Friday, September 13, 2013

US Common core state standards and OER that travels well

I've followed the US Common core state standards (CCSS) initiative ( with some interest. It's not so much from the point of view of harmonising eduction or setting the same standards across the nation, but I'm more interested in it from the Open Educational Resources (OER) point of view.
One of the main problems for educators who want to use OER as part of their lessons is to find good resources that match their curriculum needs at the moment. Interestingly, the US has the same problem here as we have in Europe: each state/country has their own standards, curriculum topics and descriptions. Additionally, in each state/country topics are taught at different times, in somewhat varying order, etc. (and I'm not touching the issue of different styles of instruction/pedagogy here). This makes it almost impossible to find resources related to a certain curriculum topic from the different state/country. Why? Because the metadata descriptions on which many of the search mechanisms rely upon (at least in repositories and referatories) and their meaning differ from state/country to another. In other words, there is little semantic interoperability.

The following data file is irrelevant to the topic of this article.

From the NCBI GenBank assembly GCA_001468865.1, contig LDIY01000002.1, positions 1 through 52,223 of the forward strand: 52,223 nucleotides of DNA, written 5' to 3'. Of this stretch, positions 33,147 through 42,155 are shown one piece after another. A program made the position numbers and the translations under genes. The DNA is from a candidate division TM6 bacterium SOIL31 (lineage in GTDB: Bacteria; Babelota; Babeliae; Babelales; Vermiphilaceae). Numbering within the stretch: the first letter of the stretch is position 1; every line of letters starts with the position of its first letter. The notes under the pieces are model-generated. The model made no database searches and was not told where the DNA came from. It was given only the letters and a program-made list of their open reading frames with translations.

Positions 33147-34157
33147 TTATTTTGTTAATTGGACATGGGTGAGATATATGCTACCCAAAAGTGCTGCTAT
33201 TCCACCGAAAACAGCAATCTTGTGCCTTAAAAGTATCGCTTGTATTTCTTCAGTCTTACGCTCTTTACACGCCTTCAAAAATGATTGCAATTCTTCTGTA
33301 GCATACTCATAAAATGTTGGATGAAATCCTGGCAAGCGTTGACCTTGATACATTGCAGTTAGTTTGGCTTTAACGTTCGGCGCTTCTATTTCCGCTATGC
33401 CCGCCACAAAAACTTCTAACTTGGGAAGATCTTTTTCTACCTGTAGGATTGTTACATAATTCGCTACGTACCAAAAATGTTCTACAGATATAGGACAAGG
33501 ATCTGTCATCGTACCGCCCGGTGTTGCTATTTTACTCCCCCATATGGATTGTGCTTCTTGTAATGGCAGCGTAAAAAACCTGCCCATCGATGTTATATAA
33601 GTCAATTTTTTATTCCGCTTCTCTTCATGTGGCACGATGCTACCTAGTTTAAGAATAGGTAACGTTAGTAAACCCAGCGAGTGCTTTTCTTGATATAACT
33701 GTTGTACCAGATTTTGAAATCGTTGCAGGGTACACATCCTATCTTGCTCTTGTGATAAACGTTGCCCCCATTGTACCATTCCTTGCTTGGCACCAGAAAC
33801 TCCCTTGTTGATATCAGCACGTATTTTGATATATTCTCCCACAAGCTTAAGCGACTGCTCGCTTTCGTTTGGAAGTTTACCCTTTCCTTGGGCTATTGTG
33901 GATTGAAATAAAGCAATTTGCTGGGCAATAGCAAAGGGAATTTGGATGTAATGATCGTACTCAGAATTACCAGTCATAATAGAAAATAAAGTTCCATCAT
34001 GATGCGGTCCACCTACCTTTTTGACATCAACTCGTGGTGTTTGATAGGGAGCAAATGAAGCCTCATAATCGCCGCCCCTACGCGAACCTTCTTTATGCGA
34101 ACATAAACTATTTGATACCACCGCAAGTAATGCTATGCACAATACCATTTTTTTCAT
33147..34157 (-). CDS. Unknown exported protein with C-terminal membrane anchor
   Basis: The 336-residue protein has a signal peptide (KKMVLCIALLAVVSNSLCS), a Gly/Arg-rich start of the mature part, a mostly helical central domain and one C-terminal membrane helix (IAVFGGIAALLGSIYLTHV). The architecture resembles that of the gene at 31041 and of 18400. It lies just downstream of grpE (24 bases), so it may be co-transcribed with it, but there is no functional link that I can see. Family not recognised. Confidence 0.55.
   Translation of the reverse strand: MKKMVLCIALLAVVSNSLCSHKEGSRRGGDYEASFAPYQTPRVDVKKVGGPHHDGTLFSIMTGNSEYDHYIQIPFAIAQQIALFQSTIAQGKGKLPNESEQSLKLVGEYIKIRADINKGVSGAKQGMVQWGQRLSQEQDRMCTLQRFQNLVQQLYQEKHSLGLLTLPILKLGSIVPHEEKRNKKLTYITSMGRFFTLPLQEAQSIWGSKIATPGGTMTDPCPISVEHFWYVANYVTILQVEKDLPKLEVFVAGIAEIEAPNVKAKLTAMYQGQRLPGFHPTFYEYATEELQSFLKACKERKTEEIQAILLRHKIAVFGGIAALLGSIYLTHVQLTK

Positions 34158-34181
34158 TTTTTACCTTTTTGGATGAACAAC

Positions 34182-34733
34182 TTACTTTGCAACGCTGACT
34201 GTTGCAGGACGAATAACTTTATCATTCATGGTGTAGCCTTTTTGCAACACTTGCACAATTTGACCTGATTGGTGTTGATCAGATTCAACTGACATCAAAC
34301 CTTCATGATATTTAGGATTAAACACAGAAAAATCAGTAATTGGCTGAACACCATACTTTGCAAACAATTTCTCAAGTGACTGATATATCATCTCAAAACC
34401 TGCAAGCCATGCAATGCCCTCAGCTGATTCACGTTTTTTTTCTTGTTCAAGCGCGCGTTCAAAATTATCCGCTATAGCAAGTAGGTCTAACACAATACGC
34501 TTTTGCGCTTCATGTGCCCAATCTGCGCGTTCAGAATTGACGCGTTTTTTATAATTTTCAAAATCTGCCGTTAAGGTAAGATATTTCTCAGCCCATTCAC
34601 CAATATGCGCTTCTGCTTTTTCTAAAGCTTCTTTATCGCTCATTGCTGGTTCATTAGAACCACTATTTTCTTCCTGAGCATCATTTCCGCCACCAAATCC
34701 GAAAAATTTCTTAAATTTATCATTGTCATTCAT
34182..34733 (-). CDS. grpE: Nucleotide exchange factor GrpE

Let's take an example of mathematics and a targeted competency that is described in the national curriculum. It could be formulated as "Pupils know the symbol rules for whole and rational numbers". In Spain, this is only taught at the first year secondary school when students are 13 years old. But in Finland, this is taught in primary school when students are 12 years old. (NOTE, this is only an illustrative example, I'm totally making the specs up). So the Spanish learning resource which teaches "symbol rules for whole and rational numbers" is described in metadata using "secondary education" and 13-14 years, whereas the Finnish one is described in metadata using "primary education" and 11-12 years. So when the Spanish teacher uses her search criteria relevant to her national curriculum, she will totally miss the Finnish piece OER on the same topic because of lack of semantic interoperability.

From the metadata and search point of view, the CCSS initiative has  put the finger on things (i.e. curriculum topics) that are common across the states and also helps increase semantic interoperability across the stats. I came across an example of this at OER Commons. They use CCSS in their metadata to tag resources that originate from different states but that comply to certain given CCSS topics. See the example here:

Another interesting commonality that I see with CCSS and OER in Europe is related to my previous work on finding OER that "travel well" (see for example here). Basically, in Europe, not all the OER are interesting for sharing across the borders, but only the ones that are useful to others (e.g. curriculum match). But how do we sort out the useful ones from the less useful ones? The CCSS work has figured that out in an interesting way. 

Now, what could we do in Europe? If you have ideas on that, I'll be interested in hearing :)


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